Listen to what he says in verses 3-4. We will make a covenant with God to put away all of these wives with their children. Let it be done according to the Law. We will be with you, Ezra, to help us do this. Be strong and take action. Notice that Ezra does not get up in verse 5 and say that this is a ridiculous idea. He does not get up and say that this is an unbiblical idea. Ezra gets up and makes the priests, Levites, and all of Israel take an oath that they would do this very thing. So they all take an oath that this is what they will do.

The first thing I want you to see is that they are self-motivated. Ezra does not get up and tell them that this is the response they need to take. The people are cut to the heart. They are truly moved by the grace of God and their sinning in the face of God’s grace. They are the ones who are seeking to do what is right. They want to get right with God. They determine that this is what they must do. They are looking to truly repent.

The second thing I want you to see is what Shecaniah and Ezra note. Shecaniah says that they will put away these wives and it will be done according to the Law (10:3). Where did the Law of Moses say that this was the response for marrying foreign women? Where do the scriptures specifically teach that this is the response for sinful marriages? The Law does not say this anywhere. So where did they get this idea? Why did Ezra agree to it since he has devoted his life to studying the Law, doing the Law, and teaching the Law? Why is this action being done according to God’s law when God’s law does not say to do this?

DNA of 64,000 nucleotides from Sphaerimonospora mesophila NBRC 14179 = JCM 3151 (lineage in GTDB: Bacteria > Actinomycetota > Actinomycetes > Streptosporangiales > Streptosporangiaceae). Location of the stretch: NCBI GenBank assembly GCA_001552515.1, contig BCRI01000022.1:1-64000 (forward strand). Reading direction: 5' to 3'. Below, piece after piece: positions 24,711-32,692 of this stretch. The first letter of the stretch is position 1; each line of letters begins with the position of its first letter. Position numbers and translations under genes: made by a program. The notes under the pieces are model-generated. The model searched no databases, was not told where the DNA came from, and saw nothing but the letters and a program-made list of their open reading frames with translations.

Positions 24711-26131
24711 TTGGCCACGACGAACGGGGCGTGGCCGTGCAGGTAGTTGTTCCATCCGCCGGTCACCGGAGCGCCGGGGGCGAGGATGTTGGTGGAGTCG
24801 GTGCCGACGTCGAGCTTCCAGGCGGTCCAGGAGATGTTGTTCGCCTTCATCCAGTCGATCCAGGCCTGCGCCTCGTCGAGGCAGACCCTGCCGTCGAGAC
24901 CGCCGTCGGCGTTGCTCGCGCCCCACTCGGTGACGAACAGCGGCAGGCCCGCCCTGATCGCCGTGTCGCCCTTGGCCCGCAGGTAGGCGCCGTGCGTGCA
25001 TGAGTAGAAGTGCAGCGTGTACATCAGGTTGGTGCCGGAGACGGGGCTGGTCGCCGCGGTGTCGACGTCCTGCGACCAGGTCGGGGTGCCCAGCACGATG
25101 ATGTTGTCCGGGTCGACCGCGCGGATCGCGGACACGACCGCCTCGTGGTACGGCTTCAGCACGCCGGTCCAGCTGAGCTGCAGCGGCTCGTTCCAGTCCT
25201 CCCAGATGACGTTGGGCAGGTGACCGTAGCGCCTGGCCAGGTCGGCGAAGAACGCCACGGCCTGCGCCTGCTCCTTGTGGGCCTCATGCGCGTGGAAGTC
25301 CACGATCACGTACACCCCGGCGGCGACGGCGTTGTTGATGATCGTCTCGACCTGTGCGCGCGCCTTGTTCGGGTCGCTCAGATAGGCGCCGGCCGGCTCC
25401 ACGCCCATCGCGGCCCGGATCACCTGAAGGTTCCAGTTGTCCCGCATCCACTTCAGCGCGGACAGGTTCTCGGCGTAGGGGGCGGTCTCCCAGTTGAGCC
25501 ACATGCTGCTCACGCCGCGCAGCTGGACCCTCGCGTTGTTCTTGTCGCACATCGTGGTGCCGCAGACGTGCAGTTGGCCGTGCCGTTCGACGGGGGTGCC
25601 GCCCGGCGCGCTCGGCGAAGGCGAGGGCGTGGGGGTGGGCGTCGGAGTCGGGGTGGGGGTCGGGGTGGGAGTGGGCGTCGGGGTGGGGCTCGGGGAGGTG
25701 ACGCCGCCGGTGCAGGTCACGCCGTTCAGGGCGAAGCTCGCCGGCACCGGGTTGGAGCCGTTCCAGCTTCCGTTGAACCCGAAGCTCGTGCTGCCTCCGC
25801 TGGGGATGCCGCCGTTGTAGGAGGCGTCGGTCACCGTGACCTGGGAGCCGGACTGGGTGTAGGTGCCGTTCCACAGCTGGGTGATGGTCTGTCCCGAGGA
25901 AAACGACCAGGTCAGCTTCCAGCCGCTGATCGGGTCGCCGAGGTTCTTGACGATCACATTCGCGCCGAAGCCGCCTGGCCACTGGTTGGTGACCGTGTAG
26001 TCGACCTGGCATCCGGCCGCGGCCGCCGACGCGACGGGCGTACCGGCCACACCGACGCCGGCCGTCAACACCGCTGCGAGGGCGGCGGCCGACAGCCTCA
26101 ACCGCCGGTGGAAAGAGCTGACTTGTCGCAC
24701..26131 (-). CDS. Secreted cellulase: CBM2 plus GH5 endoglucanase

The answer becomes clear. A person cannot continue in sin thinking that grace will continue. If a marriage is unlawful to God, then the solution is not to stay in that marriage. Now let me ask you something. If there was another solution, do you suppose that these people would want to do that instead? Of course they loved their wives and their children. This was not a bunch of people who wanted to get out of their marriages. But they understand that there is not another option. Their only hope is to stop the sin which meant they needed to end these marriages. If it was unlawful to get married, then it was unlawful to stay married. Putting away their wives was what the Law required.